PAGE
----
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    At the time I made my reservation back in April of 2010 the car was a big stretch for me. Most I had ever spent on a car was $33,000 for a Prius. Have absolutely zero regrets about stretching for the Model S. My wife is the primary driver of our S and she absolutely loves it! Knowing what I know now about the car and the company, I would have even less angst and anxiety about the decision than I did when making it way back when. I even stretched and put more money down for a Sig reservation than I had ever paid for anything, other than the down payment for my house!

    Also I had zero regrets or hesitation about putting money down on a Model X and that will probably end up being even more than than our Model S.
     
  13. Trnsl8r

    Trnsl8r Blue 85kwh since 12/8/12

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    I might be an anomaly...

    Our previous, and most expensive car by a factor of 2x, was bought five years earlier for $17k. I could not then, and almost not now, fathom spending six figures on a car...
    I'm not rich, not a millionaire, but I suppose you could call me wealthy. I was able to buy it without financing. If I would have had to finance, I probably wouldn't have bought it.
    I got in early, before price increases, and didn't have to leave any option on the table that I really wanted.

    No regrets. I don't miss the stock that paid for the car as much as we enjoy the car today. It's been just over a year, 17k miles and a couple of very enjoyable roadtrips. I intend to drive it every day and get every last dime's worth out it.
     
  14. steve841

    steve841 Active Member

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    The enjoyment factor of the Model S has not dwindled at all in 13 months and 9,000+ miles ....
     
  15. dave

    dave Member

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    Ask me in 20 years when I want to retire and am missing that $100k plus interest in my account!

    I love my car. I emptied my savings to buy it cash, because I don't believe in financing luxuries. My practical side does regret it sometimes, but I am still happy I got it.
     
  16. Btrflyl8e

    Btrflyl8e Active Member

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    I'm not wealthy, but I make a decent salary and live just below my means (I still live in the tiny house we bought when my salary was less than a fifth of what it is today). We also eat nearly all meals at home. This is how I afford my car habit! But up until now, $42k was the most I had spent on a car. This was a definite stretch, at least mentally. And of course that money could have gone into my retirement savings. But, I do not regret my purchase at all. Total cost of ownership isn't as high as that purchase price, and deduct that tax credit, and my employer's $3k reimbursement and for me it is becoming no worse than any of my other new car purchases. Just way more awesome.

    Next month I will pay off the portion I financed, thanks to finally selling my former ICE. I can't see driving anything but my Model S for a very long time now. No regrets at all.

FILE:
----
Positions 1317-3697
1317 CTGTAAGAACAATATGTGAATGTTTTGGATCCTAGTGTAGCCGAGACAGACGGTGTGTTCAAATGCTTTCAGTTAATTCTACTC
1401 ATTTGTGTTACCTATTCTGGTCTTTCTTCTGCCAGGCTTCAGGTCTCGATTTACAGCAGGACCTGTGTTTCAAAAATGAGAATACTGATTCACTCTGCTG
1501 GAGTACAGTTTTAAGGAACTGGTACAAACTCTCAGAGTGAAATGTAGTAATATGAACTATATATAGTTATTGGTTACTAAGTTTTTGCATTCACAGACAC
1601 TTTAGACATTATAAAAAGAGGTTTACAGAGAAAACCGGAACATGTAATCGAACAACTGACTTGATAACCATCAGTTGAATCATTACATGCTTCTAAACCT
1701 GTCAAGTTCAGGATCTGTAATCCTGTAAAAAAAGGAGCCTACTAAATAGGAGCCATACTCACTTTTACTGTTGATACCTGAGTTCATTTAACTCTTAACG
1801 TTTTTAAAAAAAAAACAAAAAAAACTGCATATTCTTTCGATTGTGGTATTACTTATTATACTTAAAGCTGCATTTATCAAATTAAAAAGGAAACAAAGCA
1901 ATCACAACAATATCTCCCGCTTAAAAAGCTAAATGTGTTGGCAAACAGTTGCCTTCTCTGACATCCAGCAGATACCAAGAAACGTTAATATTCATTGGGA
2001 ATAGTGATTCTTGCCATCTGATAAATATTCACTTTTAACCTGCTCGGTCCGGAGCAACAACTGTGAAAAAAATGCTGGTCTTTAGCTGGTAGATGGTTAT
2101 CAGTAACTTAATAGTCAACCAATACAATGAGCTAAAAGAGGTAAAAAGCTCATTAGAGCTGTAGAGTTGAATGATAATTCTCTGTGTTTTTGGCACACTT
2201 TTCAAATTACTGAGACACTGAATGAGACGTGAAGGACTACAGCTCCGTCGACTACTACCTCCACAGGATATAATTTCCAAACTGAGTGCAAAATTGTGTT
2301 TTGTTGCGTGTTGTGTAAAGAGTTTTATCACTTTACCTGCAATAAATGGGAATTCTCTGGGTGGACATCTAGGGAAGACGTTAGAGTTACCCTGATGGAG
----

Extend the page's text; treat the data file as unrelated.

17. SeminoleFSU

    SeminoleFSU Member

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    #17 SeminoleFSU, Dec 17, 2013
    Last edited: Dec 17, 2013
    I feel like the Fit is gonna hit the Shan in a few years and the dollar will collapse. The money you worked hard to save in the bank will either rapidly dwindle in buying power, be swallowed up by the systemic collapse of "too big to fail institutions" backed by a joke of the FDIC, or be physically (or better yet virtually because most of your wealth is just a number on a computer screen) RAIDED by despicable politicians perpetrating class warfare propaganda.

    As a silver lining those of you (and hopefully me soon) who spend the money and get solar panels to charge the car will be elated once the price of energy and oil skyrockets. Losing the luxury of having the world's reserve reserve currency means no more OPEC manipulated special USSA police state prices for crude.
    I have opted to SPEND all my savings on stuff that either will make me happy, or keep me alive. The Telsa makes me happy. The End.

    Gold, Silver, Brass, and Lead... and you better have the roof over head paid for- or you'll be starving in the street. Start the garden. Food=Money after the corporate world bankers are done with their raid. Buying power of the dollar has lost 95+% since the inception of the most vile institution of the face of the planet, the Federal Reserve.

    /end rant. :mad: :wink:
     
  18. SwedishAdvocate

    SwedishAdvocate Active Member

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  19. SeminoleFSU

    SeminoleFSU Member

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    Thanks. Haven't seen that thread yet- but yes Doomsday Preppers is one of the few shows I watch on the idiot box. I sometimes get some good ideas from there.. other times a good laugh
     
  20. ToddRLockwood

    ToddRLockwood Active Member

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    Amit, it's worth remembering that your monthly cash flow could improve with the Model S, depending on what sort of car it's replacing. In my case, it was a 2002 Audi S6—a car worth only about $12K but costing $300/month in fuel. The Model S is saving me $225/month.

    I would never have spent this much for a gas powered sedan, but the Model S could save me $20,000 in fuel cost during its lifetime. That's real money.